If we lose muscle, this makes the jo-jo effect of regaining weight much more likely, when the person stops dieting at some point.

Women are more susceptible to this because they start with lower muscle mass to begin with.

More on Cortisol

Cortisol levels can affect the balance between ghrelin and leptin – the hormones that regulate hunger.

Ghrelin is known as the hunger hormone because of its hunger-stimulating effect. It gets secreted from enterocytes when the stomach is empty, respectively gets suppressed right after a meal.

Leptin is the hormone that inhibits hunger. It is synthesized by enterocytes as well as fat cells. High amounts of body fat and high levels cortisol are another couple of factors that lead to increased synthesis of leptin.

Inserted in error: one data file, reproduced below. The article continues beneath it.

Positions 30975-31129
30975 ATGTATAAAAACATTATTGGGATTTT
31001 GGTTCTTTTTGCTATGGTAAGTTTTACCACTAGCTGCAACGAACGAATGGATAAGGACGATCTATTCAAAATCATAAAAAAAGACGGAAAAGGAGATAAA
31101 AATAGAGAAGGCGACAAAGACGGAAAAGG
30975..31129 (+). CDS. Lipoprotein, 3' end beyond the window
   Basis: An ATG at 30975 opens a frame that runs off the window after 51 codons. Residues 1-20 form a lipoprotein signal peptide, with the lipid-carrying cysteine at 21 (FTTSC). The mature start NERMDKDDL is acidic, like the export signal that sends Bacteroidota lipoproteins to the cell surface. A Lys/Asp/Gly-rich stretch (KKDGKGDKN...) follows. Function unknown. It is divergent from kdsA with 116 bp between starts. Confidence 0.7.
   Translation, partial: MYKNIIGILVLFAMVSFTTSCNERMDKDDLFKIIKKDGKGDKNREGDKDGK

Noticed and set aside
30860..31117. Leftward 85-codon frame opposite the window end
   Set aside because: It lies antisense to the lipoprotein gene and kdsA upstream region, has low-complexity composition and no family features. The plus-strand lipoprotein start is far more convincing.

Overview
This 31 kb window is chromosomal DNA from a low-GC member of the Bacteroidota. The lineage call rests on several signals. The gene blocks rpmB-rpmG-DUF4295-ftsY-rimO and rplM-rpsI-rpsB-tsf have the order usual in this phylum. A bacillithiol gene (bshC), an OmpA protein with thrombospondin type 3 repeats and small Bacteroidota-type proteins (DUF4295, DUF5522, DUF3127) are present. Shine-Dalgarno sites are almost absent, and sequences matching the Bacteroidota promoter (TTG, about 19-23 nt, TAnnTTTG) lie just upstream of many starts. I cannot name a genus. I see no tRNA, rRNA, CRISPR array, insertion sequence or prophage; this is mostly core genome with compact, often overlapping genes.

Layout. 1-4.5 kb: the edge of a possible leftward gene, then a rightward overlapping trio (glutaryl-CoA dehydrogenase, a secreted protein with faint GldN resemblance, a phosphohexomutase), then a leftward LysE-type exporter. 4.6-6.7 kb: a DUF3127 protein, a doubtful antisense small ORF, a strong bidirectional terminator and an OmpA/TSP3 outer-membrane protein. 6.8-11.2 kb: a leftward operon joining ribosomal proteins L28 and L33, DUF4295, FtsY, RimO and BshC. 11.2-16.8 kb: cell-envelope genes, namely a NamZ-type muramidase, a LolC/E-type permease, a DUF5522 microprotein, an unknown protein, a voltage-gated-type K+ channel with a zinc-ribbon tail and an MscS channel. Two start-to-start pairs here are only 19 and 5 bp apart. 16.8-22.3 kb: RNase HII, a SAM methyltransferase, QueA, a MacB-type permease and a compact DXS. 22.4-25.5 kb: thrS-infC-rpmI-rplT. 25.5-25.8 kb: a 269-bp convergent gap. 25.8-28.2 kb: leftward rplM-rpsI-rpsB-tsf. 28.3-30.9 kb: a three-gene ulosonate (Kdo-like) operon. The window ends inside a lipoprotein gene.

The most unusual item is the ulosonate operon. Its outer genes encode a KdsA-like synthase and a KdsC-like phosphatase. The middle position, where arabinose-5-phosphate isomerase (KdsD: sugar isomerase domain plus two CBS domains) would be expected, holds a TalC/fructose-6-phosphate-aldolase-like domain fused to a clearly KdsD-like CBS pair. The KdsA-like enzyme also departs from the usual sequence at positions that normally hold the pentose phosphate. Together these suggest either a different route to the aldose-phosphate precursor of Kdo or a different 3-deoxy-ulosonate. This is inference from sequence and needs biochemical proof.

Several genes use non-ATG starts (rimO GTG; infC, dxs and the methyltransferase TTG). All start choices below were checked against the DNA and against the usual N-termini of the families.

Chronically elevated levels of leptin because of high body fat and cortisol, lead to resistance of the leptin receptors and the inability to suppress hunger, which might result in increased caloric intake.


High amounts of cardio affect the levels of the stress hormone, which can lead to gaining fat when cortisol is chronically elevated.

Alternatives to cardio

The first and the simplest alternative is cutting the same amount of calories from the diet, instead of creating a deficit with long hours of cardio.

Multiple studies have shown that with or without cardio, the same caloric deficit leads to the same weight loss and similar changes in body composition (11) (12).

There are a few effective tips to do that, without having to count every calorie. For example: 

  • Intuitive eating – after a period of tracking calories and macros, a lot of people develop a sense for the approximate amount of ingredients in different foods;